This study was supported by a grant from the National Institute of Child Health and Human Development (NICHD) (R01 HD 42260), the Agency for Healthcare Research and Quality (AHRQ), The Robert Wood Johnson Generalist Faculty Scholars Program (RWJGFS), and the American Academy of Pediatrics’ Friends of Children Fund.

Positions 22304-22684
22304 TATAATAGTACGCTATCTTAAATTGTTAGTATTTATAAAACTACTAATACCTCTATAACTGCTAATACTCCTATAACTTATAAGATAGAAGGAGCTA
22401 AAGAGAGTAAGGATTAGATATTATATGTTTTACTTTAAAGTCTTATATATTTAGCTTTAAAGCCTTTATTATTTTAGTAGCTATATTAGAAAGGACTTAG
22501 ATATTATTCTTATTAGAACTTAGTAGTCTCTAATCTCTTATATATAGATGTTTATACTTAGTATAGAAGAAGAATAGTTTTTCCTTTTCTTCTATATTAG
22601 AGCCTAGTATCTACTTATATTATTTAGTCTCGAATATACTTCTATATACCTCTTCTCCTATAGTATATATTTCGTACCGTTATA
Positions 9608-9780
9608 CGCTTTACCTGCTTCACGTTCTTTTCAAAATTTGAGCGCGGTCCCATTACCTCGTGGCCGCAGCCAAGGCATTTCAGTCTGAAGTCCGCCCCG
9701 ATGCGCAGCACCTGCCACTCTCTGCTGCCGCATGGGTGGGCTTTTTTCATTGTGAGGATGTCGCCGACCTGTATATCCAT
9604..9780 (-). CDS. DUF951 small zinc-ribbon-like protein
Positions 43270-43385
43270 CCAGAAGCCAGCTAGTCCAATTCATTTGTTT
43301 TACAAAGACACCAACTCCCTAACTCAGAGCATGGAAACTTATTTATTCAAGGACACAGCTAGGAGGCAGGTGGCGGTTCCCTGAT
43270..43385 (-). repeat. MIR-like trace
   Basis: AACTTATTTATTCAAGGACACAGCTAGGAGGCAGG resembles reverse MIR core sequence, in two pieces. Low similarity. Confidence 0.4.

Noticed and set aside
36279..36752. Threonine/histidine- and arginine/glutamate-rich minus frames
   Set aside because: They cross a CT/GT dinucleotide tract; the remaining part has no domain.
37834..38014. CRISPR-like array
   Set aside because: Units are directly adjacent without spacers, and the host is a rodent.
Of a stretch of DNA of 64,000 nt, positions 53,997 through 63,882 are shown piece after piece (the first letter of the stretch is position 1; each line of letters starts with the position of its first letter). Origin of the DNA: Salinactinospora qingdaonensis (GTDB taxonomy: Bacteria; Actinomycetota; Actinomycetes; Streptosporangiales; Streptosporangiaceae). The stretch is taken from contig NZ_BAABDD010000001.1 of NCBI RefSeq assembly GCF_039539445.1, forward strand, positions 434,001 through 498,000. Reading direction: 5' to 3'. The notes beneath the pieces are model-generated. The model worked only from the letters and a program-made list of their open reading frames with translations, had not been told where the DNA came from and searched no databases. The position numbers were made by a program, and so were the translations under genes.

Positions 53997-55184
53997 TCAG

We especially appreciate the efforts of the PROS practices and practitioners. The pediatric practices or individual practitioners who enrolled participants in this study are listed here by AAP Chapter: Alabama: Pediatric Care Group (Montgomery); Alaska: Anchorage Pediatric Group, LLC (Anchorage), Practice of Joy Neyhart, MD (Juneau); Arizona: Orange Grove Pediatrics (Tucson), Tanque Verde Pediatrics (Tucson); California-1: Practice of Arthur S Dover, MD (Freedom), Sierra Park Pediatrics (Mammoth Lakes), Palo Alto Medical Foundation (Palo Alto), Pediatric & Adolescent Medical Associates of the Pacific Coast, Inc (Salinas); California-3: East County Community Clinic – Lakeside (Lakeside), Pediatric Medical Associates of Tri-City, Inc (Vista), La Jolla Pediatrics (La Jolla); California-4: Edinger Medical Group & Research Center, Inc (Fountain Valley); Colorado: Community Health Services (Commerce City), Lamar Pediatrics (Lamar), Rocky Mountain Health Centers, North (Denver); Connecticut: Mauks Koepke Medical, LLC (Danbury), Jeff Cersonsky, MD (Southbury), Pediatric Associates of Connecticut, PC (Waterbury); Florida: Atlantic Coast Pediatrics (Merritt Island), Family Health Center East & Oviedo Children's Health Center (Orlando), Heartland Pediatrics of Lake Placid (Lake Placid); Georgia: The Pediatric Center (Stone Mountain), Practice of Victor Lui, MD (Chamblee), Practice of Nandlal Chainani, MD (Ocilla), Snapfinger Woods Pediatric Associates, PC (Decatur), Gwinnett Pediatrics & Adolescent Medicine (Lawrenceville); Hawaii: Island Youth Heart and Health Center (Hilo), Children's Medical Association Inc (Aiea), Medicine Pediatrics Associates (Honolulu); Iowa: Children's Hospital Physicians (Des Moines); Illinois: Yacktman Children's Pavillion (Park Ridge), S.W. Pediatrics (Orland Park), Stroger Hospital of Cook County (Chicago), Macomb Pediatrics, SC (Macomb); Indiana: Georgetown Pediatrics (Indianapolis), Jeffersonville Pediatrics (Jeffersonville); Kansas: Ashley Clinic (Chanute); Louisiana: Carousel Pediatrics (Metairie), Shalom Clinic for Children (Natchitoches), The Baton Rouge Clinic, AMC (Baton Rouge); Massachusetts: Burlington Pediatrics (Burlington), Holyoke Pediatric Associates (Holyoke), Pediatric Associates of Norwood (Franklin), Mary Lane Pediatric Associates (Ware); Maryland: Practice of Steven E Caplan, MD, PA (Baltimore), Dundalk Pediatric Associates (Baltimore), Practice of Ralph Brown, MD (Baltimore); Maine: Maine Coast Memorial Hospital (Ellsworth); Michigan: Pediatric & Adolescent Medicine (Bay City), Pediatric Health Care (Sterling Heights); Minnesota: Brainerd Medical Center, PA (Brainerd), Lakeview Clinic - Watertown Pediatrics (Watertown); Missouri: Children's Mercy Hospital Pediatric Care Center (Kansas City), Tenney Pediatric and Adolescent LLC (Kansas City); North Carolina: Guilford Child Health, Inc – Greensboro (Greensboro), Goldsboro Pediatrics, PA (Goldsboro), Aegis Family Health Center - Winston East Pediatrics (Winston-Salem), Guilford Child Health, Inc - High Point (High Point); North Dakota: Altru Clinic (Grand Forks); New Hampshire: Foundation Pediatrics (Nashna); New Jersey: Lourdes Pediatric Associates (Camden), Chestnut Ridge Pediatric Associates (Woodcliff Lake); New York-1: Elmwood Pediatric Group (Rochester), Lewis Pediatrics (Rochester), United Medical Associates Pediatrics (Binghamton), Wayne Medical Group (Williamson); New York-3: Pediatric Primary Care-Montefiore Medical Center (Bronx), Cardinal Mc Closkey Services (Bronx), Pediatric Practice Bronx-Lebanon Hospital (Bronx), Westchester Avenue Medical and Dental Center (Bronx), Bronx Lebanon Pediatric Clinic - Third Avenue (Bronx); New Mexico: Presbyterian Family Healthcare - Rio Bravo (Albuquerque), Santa Fe Pediatric Associate, PC (Santa Fe); Ohio: Oxford Pediatrics & Adolescents (Oxford), Pediatric Associates of Lancaster (Lancaster); Oklahoma: Pediatric & Adolescent Care, LLP (Tulsa), OK State University (OSU) - Center for Health Sciences (Tulsa); Oregon: NBMC (Coos Bay); Ontario: Richard J MacDonald, MD (Oakville, Ontario); Pennsylvania: Pennridge Pediatric Associates (Sellersville), Buckingham Pediatrics (Buckingham), Pediatric Practices of Northeastern Pennsylvania (Honesdale), Laurel Health Center – Blossburg (Blossburg); Quebec: Clinique Enfant-Medic (Dollard des Ormeaux); Puerto Rico: Practice of Dra Ethel Lamela, MD (Isabela). Rhode Island: Northstar Pediatrics (Providence); South Carolina: Edisto Pediatrics (Walterboro), Oakbrook Pediatrics (Summerville), Palmetto Pediatrics & Adolescent Clinic, PA (Columbia), Barnwell Pediatrics, PA (Barnwell); Tennessee: ETSU Physicians & Associates (Johnson City), Pediatric Consultant, PC (Memphis), Memphis and Shelby County Pediatric Group (Memphis); Texas: The Pediatric Clinic (Greenville), Winnsboro Pediatrics (Winnsboro), Su Clinica Familiar (Harlingen), Parkland Health & Hospital System (Dallas), Child Wellness Center (Horizon City), Danette Elliott-Mullens, DO, PA (New Braunfels); Utah: University of Utah Hospitals & Clinics (Park City), Utah Valley Pediatrics, LC (American Fork), University of Utah Health Sciences Center (Salt Lake City), Willow Creek Pediatrics – Draper (Draper), IHC Health Center – Memorial (Salt Lake City); Virginia: Tidewater Pediatric Consultants, PC (Virginia Beach), Hampton Roads Pediatrics/CMG (Hampton), Alexandria Lake Ridge Pediatrics (Alexandria), Pediatrics of Arlington, PLC (Arlington), Fishing Bay Family Practice (Deltaville); Vermont: University Pediatrics, UHC Campus (Burlington), Pediatric Medicine (South Burlington), Brattleboro Primary Care (Brattleboro), University Pediatrics (Williston), Practice of Rebecca Collman, MD (Colchester), Springfield Pediatric Network (Springfield); Washington: Harbor Pediatrics (Gig Harbor), Central Washington Family Medicine (Yakima); Wisconsin: 16th Street Community Health Center (Milwaukee), Beloit Clinic SC (Beloit), Gundersen Clinic – Whitehall (Whitehall), Ministry Medical Group – Woodruff (Woodruff); West Virginia: Grant Memorial Pediatrics (Petersburg); Wyoming: Jackson Pediatrics, PC (Jackson).